Religion and Intolerance: How the Environment and Culture Impact Each Other

Jen Crick

The American Heritage Dictionary defines culture as, “socially transmitted behavior patterns, arts, beliefs, institutions and all other products of human work and thought,” and religion as, “a set of beliefs, values and principles based on the teachings of a spiritual leader.” Intolerance is defined as, “ unwilling to grant equal freedom of expression especially in religious matters , or  unwilling to grant or share social, political, or professional rights.”

Religion, more than any other aspect of culture actively tries to change the paradigms through which humanity views the world, while intolerance attempts the same, but in an entirely negative and opposite way. Religion is unique in that unlike artistic ability, professions, or literacy, it functions as a lens for interpreting the rest of culture, each other, and especially ourselves. This framework for understanding extends to the environment and our behavior, art and institutions that affect it. Intolerance acts in the same capacity as a cultural phenomenon, but distorts the lens through which we view society, undermining our ability to adapt to new environments and situations.

A common theory states that religion has always served this function, in two different ways, and that,

"One is explanatory and manipulative, designating which forces are driving mysterious seeming events in the world and trying to influence them. The other is integrative and controlling – organizing groups to deal with those forces and justifying the power gained by some individuals over others within those groups."

- Ehrlich, Human Natures: Genes Cultures, and the Human Prospect

Ehrlich’s first way of examining religion’s role in the greater realm of human culture lends itself readily to explaining why humans historically have been so set on understanding and altering their environment. Even from the first civilization in Sumer, people have been physically forcing the land to produce what they wished through processes like irrigation [2]. However, this was not the only method through which humans tried to eke out more food from the earth; religious ceremonies for fertility and continued produce are depicted in myth as far back as the Epic of Gilgamesh [3]. By the time that Classical Greek and Roman civilizations and technologies reached their heights, religion had an explanation for most natural aberrations and a god for every natural phenomenon. Religious ceremonies were well defined and not simply relegated to the priests of a town or city, but were also an important part of the general population’s lives.

In the case of both the Sumerians and the Greco-Romans, Ehrlich’s bipartite approach to religion created not only technology and failing that, myth; but also gave rise to a thriving, well-defined and self-aware priesthood [4]. Both ancient and classical societies respected priests as integral to a society and vital to its survival, but as a separate group of people with their own duties and functions. In Indian society, through the conduit of Hinduism, priests even carved out the highest caste for themselves, making them the most powerful and respected people in their culture. Because of the unique role that religion played in both civilization and individuals’ lives, priests and religious people gained a status superior to people not involved in the prevailing religious life of their culture.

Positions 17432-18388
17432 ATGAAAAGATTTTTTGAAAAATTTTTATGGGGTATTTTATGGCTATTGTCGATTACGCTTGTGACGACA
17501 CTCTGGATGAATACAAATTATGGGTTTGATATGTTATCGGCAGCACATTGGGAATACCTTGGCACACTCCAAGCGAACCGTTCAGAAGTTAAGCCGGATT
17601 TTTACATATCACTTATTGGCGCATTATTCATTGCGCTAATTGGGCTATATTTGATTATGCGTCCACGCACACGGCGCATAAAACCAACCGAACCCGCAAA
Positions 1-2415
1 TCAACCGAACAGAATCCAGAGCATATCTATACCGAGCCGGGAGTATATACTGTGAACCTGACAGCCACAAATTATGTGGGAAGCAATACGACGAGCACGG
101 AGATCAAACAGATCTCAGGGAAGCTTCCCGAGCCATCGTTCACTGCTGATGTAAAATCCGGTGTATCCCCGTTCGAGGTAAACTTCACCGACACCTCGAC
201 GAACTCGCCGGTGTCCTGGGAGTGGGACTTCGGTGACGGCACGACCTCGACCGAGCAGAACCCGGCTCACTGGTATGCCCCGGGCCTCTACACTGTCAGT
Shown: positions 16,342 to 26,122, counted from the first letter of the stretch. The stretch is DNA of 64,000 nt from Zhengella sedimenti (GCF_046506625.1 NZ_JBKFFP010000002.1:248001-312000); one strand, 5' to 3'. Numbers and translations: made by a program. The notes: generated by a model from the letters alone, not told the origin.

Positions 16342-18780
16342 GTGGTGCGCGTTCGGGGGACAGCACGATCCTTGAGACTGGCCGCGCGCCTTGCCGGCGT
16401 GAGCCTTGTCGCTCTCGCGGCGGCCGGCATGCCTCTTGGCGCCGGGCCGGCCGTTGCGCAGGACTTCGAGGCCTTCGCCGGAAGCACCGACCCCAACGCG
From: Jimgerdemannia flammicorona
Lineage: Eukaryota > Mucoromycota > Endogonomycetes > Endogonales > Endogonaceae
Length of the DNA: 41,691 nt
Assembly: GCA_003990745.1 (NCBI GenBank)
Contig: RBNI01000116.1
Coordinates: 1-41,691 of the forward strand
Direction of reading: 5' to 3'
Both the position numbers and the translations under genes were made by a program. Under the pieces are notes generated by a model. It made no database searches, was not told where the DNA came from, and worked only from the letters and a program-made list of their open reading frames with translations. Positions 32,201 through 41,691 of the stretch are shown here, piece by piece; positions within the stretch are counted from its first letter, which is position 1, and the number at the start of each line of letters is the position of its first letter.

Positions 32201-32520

Unfortunately, this superiority created intolerance for people who differed from the religious cultural norm as early as the Christians in the Roman Empire [4]. By the Middle Ages, Christianity dominated Western culture with Islam in the East, and the crusades ensued. This culturally ingrained intolerance gave rise to new technologies, like trade routes and the beginnings of globalization. After the Industrial Revolution occurred, Western civilization once again forayed into greed-fueled intolerance, but this time found an outlet in colonialism and the environmental wealth to be found in Africa [5].

This intolerance, unfortunately perpetrated under the guise of spreading salvation and the superiority of white religion and culture, had massive repercussions for not only the people of Africa, but also for the environment. In addition to the disastrous extraction practices of European capitalism, crippling a people so totally as colonialism did to most of Africa forces them to rely entirely on their environment for survival, which causes further depletion of the natural resources available for human existence. Environmental degradation makes it even harder for people to eke out a sufficient livelihood, let alone find opportunities for betterment of their situation, resulting in the creation of a truly vicious feedback loop [1].

As Ehrlich argued, Religion can explain and integrate the environment into society in a healthy way. Conversely, it can manipulate and control society through intolerance, which has major negative ramifications for both other people and the environment. Only when we strike that healthy and needed balance between religion, the environment and different cultures will we be able to peacefully and sustainably coexist.





  1. Ehrlich, Paul R., Human Natures: Genes Cultures, and the Human Prospect. Island Press, 2000, pg. 215.
  2. Teresi, Dick, "Lost Discoveries: The ancient roots of modern science", Simon and Schuster, 2002, ISBN 0-684-83718-8, pp. 325-367.
  3. Epic of Gilgamesh. Available at <>.
  4. Chant, Colin, "Chapter 2: Greece" in " Pre-industrial Cities and Technology," Routledge Press, 1999, pp. 48-80.


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last updated 2/18/08